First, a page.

This time, don’t pass over Israel

Sowing in foreign fields

In August 2008 I was retained by a group of mid-sized American investment banks to go to the Ukraine and introduce them to prospective asset owners seeking investments in that developing country. The Ukranian market was red-hot, with an annual GDP of about 7% at the time, and these usually-conservative investment banks (no relation to Lehman Brothers) were interested in tapping my experience and connections in that market. They didn’t want to hear about Israel at the time.

Two weeks after I returned from Kiev, the US stock markets crashed and the global economic meltdown began. Their “Ukranian dream” went into a deep freeze. The Ukranian market nose-dived with a consecutive two-year 15% decline in the GDP, which in 2010-2011 returned to growth, but only at a rate of 1.68%. The fate of many other developing countries was similar.

Israel’s economic boom

What, by comparison, has happened in the Israeli economy over the past three years?

Israel’s GDP has been near 5% in each of the last seven years, with the exception of 2009. The Tel Aviv Stock Exchange has gone up by 63% in three years. Israel has received international recognition for its successful weathering of global economic storms. It was recently accepted to the prestigious OECD’s group of Developed Nations. S&P upgraded Israel’s credit rating to A+ (compare to the US, France and other European downgrades in 2011). The Swiss based Institute for International Management Development ranked the Israeli economy as the world’s most durable economy in the face of crises, and also as first in research and development center investments.

Foreign direct investment in Israel has increased sharply over almost all of the last several years. The Israeli daily Haaretz recently reported that even private Palestinian investment in Israel amounted to anywhere from $2.5 to $5.8 billion as of 2010. By comparison, Palestinian investment within their territories, as of 2011, was only $1.5 billion.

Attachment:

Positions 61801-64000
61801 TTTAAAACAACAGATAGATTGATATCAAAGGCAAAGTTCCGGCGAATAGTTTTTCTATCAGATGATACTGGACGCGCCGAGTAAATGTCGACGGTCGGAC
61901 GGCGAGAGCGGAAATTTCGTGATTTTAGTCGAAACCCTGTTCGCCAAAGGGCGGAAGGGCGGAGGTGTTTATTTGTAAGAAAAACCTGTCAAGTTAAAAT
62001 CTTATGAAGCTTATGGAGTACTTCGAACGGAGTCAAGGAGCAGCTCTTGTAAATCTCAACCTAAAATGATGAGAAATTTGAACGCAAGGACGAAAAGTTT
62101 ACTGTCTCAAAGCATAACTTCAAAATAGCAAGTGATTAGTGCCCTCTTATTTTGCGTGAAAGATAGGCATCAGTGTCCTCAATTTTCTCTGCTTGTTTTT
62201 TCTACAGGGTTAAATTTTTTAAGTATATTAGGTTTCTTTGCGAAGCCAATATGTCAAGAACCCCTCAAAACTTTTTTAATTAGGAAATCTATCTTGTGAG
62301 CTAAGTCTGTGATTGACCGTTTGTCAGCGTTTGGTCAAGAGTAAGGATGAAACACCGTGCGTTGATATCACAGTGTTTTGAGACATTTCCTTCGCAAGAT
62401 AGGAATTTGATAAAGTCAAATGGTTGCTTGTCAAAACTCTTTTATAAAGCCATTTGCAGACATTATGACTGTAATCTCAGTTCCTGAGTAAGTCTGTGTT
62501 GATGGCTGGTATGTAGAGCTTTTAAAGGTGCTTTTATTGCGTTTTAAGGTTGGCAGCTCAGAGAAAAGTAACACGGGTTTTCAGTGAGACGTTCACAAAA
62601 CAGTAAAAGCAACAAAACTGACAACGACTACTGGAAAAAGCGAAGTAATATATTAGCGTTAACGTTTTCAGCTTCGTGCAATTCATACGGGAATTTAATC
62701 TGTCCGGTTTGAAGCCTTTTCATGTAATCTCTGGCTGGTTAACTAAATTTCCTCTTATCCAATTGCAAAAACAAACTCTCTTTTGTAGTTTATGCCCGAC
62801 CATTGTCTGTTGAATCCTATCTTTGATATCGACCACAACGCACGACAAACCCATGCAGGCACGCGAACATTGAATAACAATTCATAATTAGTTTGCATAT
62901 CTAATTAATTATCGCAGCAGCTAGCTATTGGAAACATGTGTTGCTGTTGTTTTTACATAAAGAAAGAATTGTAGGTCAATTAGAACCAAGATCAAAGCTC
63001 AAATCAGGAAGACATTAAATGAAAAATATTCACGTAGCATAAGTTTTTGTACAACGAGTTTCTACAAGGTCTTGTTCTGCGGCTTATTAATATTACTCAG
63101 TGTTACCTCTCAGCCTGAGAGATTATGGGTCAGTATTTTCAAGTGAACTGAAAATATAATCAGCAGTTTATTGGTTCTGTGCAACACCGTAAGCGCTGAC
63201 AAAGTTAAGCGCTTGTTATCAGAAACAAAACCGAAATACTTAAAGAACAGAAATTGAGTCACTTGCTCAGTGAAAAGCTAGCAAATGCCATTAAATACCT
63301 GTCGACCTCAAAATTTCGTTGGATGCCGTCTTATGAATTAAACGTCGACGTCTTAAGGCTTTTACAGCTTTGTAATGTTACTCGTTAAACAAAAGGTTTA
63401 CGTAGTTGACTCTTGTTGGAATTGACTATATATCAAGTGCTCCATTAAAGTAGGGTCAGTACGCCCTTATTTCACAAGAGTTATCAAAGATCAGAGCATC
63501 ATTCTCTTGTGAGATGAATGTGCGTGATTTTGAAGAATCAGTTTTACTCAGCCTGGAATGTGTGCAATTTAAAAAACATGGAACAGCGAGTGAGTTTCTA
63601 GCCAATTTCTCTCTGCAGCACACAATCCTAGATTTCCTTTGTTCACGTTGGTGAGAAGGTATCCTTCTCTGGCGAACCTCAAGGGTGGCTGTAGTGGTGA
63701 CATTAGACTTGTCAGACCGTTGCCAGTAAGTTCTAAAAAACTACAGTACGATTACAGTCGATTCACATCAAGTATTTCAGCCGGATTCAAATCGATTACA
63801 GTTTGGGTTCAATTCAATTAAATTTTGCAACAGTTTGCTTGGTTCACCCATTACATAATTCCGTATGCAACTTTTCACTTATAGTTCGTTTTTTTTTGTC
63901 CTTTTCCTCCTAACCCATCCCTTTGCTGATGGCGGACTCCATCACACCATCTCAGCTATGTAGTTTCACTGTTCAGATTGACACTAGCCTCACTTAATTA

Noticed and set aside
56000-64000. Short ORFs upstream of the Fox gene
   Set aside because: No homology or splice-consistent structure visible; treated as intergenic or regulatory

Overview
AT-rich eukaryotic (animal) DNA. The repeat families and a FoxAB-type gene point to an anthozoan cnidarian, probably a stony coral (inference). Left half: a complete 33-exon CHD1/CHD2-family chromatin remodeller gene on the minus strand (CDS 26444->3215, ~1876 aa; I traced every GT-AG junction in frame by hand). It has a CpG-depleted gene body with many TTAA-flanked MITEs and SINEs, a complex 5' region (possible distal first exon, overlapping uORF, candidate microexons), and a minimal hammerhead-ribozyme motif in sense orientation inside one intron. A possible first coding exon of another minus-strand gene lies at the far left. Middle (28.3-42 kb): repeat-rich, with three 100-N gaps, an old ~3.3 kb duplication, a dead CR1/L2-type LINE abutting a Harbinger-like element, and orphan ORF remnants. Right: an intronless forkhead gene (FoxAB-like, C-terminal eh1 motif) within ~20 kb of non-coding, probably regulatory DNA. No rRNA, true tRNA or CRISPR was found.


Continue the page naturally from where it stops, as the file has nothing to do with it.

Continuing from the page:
2012: A brief respite in the real estate run

The prices of real estate in the country have also skyrocketed by an incredible 55% in three years, their highest increase since the establishment of Israel.

After a seven-year run in the Israeli real estate market, the end of 2011 and the beginning of 2012 have already seen a relative cooling down of prices.

The next few months are very well poised to make the beginning of 2012 a time when prices may dip even further, anywhere between 4%- 8% from their previous 2011 highs, according to experts. A tax reform has allowed for those holding two or three apartments (many investors in Israel) to enjoy considerable tax benefits by selling these apartments by the end of 2012, thereby temporarily increasing the current supply and easing further price rises.

Yet the recent slowdown in prices is mostly influenced by current “psychological” factors — not by hard facts. Israel’s summer protests and an ensuing government decision brought about hope that “something must be done” to lower prices, and this has in turn instilled young people with the hope that prices must stop rising and empowered them with a new-found patience and confidence in negotiating. Some have cited the possible looming EU crises and the general wisdom that economies are cyclical as also enforcing buyers’ willingness to “sit on the fence” and wait right now.